Although we have known for some time that the hacking of Target was accomplished through the initial hacking of Fazio Mechanical, a heating and air conditioning company that does business with Target and  had access to Target’s computers for billing and ordering purposes, it was not until recently that we learned that the way that Fazio was hacked was through a common technique called “spear phishing” where the victim receives an email directed to them by name that appears legitimate or promises something enticing, such as free pornography or videos of a newsworthy or otherwise intriguing event. Once the victim clicks on the link in the email or downloads the attachment in the email, malware is downloaded on to the victims’ computer that provides access to the all of the information in the victim’s computer, which in this case included the information necessary to access the Target computer system.  Even though Fazio’s computers were protected by anti-malware programs, either its program was not as good as necessary or it was merely not current with the latest malware threats.  Anti-malware software programs are generally at least thirty days behind the latest malware threats.

Also criticism is now being made of Target’s offer of one year’s worth of free credit monitoring service through Protect MyID.  The problem is twofold.  First, credit monitoring merely helps to inform you that you have already become a victim of identity theft.  It does nothing to prevent identity theft.  But even further Target’s program which is done through the credit reporting bureau Experian only provides you with credit monitoring of your Experian file.  It does not provide you with monitoring of your file with the other two credit reporting agencies, Equifax and Transunion, which makes the monitoring incomplete.  Experian does offer you the additional monitoring for a year, but for a fee that can be as much as $75.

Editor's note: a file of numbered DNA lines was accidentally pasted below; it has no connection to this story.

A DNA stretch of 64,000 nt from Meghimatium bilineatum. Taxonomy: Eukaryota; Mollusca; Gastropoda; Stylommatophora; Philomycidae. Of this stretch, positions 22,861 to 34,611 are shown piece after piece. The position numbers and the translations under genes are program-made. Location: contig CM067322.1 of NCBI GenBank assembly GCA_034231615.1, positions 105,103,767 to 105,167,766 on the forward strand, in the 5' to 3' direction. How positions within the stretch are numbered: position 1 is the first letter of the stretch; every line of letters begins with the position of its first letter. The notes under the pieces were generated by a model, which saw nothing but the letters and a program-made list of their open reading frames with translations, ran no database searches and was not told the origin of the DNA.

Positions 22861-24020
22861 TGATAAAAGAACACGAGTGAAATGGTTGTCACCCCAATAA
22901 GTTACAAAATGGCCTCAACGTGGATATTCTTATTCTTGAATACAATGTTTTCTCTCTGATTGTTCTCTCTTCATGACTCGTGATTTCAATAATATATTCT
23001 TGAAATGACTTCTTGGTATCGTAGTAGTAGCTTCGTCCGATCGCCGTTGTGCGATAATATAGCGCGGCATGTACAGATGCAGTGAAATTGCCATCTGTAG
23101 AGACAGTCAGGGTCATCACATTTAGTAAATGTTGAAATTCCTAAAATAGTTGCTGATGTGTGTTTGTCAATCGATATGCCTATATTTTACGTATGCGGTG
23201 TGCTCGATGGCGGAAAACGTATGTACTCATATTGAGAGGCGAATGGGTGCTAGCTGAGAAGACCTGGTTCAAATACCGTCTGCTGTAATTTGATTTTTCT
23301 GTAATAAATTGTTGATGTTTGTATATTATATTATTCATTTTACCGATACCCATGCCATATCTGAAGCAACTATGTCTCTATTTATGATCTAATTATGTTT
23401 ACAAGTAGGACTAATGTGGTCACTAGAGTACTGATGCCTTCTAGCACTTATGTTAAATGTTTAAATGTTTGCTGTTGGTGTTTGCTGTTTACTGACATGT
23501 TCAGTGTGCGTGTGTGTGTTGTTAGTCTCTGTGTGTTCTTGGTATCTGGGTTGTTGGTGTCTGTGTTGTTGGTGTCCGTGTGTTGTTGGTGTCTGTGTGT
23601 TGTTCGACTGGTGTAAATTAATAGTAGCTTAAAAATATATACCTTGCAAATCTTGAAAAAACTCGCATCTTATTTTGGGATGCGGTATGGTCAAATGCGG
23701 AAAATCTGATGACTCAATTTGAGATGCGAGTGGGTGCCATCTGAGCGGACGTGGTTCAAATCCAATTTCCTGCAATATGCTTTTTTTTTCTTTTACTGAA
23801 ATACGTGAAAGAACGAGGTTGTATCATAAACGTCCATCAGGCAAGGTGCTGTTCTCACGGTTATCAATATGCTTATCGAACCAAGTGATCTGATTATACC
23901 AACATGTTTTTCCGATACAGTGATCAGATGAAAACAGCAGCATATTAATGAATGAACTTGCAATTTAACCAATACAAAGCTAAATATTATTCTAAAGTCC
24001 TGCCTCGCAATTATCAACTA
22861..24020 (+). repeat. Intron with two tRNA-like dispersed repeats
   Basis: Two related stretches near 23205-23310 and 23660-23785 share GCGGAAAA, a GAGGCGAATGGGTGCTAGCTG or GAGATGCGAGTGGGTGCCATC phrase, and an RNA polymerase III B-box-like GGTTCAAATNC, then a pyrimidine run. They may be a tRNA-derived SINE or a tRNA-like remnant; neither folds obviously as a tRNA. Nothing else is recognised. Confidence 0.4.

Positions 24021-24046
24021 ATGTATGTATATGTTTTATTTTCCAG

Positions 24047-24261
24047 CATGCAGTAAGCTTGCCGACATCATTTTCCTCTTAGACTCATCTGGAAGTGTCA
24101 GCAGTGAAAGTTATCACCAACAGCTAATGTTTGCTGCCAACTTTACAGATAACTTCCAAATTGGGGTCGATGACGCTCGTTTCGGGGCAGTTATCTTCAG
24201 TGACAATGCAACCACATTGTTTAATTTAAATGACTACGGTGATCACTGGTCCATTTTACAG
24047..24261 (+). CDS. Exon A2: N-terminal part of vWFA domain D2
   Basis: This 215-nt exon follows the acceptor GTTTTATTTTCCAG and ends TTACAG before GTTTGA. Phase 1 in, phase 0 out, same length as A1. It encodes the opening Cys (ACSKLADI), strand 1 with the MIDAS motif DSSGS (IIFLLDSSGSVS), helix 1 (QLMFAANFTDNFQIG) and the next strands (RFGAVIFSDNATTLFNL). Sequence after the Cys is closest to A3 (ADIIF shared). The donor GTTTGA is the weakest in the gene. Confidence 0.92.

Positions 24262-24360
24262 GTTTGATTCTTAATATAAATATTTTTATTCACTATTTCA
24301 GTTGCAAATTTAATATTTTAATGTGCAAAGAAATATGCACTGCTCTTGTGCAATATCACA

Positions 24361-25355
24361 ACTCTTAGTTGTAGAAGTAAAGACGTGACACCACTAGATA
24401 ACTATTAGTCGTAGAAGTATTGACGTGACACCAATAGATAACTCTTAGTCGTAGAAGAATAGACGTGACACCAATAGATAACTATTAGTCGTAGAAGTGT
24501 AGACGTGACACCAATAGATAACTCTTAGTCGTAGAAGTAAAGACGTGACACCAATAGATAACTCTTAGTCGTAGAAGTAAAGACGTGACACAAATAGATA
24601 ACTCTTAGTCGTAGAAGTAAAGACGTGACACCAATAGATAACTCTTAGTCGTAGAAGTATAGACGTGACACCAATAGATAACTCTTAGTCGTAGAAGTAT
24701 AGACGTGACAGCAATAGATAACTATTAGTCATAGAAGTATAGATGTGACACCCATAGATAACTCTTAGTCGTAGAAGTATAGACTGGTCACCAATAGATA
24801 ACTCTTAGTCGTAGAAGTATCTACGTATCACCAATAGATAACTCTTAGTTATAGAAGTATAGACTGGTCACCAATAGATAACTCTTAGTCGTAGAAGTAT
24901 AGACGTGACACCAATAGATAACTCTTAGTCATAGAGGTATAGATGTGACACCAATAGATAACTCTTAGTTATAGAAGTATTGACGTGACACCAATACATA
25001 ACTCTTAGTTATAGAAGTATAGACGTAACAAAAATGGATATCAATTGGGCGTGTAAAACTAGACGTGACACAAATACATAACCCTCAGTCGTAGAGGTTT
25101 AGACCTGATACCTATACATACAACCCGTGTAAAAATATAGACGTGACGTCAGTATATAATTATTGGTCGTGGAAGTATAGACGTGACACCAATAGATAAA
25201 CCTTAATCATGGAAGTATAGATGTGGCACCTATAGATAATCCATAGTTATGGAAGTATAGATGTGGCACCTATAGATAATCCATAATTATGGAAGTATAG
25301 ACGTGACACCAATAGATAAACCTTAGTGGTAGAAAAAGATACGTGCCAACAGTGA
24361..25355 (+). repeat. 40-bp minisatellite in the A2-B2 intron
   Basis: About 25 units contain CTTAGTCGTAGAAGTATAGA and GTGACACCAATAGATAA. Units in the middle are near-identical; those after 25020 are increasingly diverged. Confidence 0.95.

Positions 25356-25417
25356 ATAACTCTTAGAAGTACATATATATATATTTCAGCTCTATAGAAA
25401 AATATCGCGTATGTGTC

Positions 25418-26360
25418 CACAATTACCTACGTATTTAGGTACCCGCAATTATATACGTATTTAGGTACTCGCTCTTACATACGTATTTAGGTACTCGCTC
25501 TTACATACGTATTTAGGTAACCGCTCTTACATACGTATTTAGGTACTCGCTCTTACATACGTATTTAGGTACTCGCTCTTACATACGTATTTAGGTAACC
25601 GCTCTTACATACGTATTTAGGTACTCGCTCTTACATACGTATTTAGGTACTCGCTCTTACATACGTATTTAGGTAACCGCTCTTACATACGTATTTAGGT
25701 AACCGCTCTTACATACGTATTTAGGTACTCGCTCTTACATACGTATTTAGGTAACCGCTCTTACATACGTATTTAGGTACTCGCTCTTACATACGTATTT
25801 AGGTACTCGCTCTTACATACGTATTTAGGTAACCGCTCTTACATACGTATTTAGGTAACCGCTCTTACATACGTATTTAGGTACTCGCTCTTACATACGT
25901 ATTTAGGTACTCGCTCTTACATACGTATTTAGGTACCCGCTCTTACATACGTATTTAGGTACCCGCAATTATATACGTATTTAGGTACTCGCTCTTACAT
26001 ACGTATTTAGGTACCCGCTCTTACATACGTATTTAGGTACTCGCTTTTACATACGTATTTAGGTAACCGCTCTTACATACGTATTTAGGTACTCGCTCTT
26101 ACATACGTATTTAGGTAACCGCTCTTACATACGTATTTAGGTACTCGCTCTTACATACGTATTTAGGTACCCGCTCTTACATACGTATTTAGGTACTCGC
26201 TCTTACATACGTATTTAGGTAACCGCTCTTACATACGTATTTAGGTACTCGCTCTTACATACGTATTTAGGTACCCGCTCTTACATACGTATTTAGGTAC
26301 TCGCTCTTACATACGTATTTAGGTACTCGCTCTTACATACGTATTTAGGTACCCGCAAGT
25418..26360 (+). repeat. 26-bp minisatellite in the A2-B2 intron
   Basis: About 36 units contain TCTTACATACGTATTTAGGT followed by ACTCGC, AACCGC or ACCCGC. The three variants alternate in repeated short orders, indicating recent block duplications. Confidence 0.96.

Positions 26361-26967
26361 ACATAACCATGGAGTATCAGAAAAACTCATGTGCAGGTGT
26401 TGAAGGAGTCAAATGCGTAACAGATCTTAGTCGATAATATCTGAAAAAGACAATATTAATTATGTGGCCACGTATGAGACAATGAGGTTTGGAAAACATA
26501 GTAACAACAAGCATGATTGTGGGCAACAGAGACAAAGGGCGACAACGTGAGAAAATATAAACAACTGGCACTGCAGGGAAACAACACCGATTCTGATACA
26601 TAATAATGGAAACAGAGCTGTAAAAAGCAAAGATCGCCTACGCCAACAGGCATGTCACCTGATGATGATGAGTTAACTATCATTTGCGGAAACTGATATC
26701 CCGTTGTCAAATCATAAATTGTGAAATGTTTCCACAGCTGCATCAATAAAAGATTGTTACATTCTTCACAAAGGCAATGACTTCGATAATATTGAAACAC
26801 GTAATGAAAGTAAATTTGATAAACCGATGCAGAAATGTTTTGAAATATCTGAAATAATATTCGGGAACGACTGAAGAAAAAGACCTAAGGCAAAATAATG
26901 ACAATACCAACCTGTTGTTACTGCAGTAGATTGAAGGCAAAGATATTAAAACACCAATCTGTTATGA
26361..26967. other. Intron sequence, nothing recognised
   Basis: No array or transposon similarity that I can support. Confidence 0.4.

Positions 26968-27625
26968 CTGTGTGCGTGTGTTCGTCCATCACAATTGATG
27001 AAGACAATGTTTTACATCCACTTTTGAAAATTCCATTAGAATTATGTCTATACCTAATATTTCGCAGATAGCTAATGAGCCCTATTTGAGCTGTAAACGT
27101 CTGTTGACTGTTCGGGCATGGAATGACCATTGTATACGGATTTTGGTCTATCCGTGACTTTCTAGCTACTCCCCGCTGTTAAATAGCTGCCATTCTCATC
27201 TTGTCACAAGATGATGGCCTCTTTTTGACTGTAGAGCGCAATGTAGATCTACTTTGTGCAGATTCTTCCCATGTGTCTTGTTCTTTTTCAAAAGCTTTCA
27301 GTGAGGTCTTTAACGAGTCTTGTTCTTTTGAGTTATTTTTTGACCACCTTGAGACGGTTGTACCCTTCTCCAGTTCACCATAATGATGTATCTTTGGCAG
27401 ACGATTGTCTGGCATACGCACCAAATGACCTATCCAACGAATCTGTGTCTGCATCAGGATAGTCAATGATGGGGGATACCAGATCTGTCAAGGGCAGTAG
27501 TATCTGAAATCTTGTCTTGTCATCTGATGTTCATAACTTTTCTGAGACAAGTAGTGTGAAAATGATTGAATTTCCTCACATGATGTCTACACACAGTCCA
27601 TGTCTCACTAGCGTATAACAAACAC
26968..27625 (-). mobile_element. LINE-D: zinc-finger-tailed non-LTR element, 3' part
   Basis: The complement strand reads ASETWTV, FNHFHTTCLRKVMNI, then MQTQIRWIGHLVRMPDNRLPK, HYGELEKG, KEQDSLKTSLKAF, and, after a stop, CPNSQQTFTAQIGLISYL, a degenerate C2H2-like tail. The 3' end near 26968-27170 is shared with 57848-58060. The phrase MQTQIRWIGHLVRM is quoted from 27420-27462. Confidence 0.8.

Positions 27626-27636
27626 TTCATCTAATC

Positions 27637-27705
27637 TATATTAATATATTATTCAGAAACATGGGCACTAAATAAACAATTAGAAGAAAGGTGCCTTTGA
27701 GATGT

The first lesson is that you should never click on links or download attachments unless you are absolutely sure that the links or downloads are legitimate.  Always confirm before you download.  Second, you cannot rely on your anti-malware software to be 100% effective.  Ultimately it is up to you not to download questionable material.  All of that being said, you should make sure that you have anti-malware and anti-virus software on all of your electronic devices and make sure that you keep the software up to date with the latest security patches and updates.

Finally although credit monitoring does offer some benefits, preventing identity theft through pro-active steps such as putting a credit freeze on your credit reports at each of the three major credit reporting agencies is a better way to protect yourself from identity theft in the event your personal information is compromised.  You can find how to put a credit freeze on your credit report by going to the section on “credit freezes” on the right hand side of this page.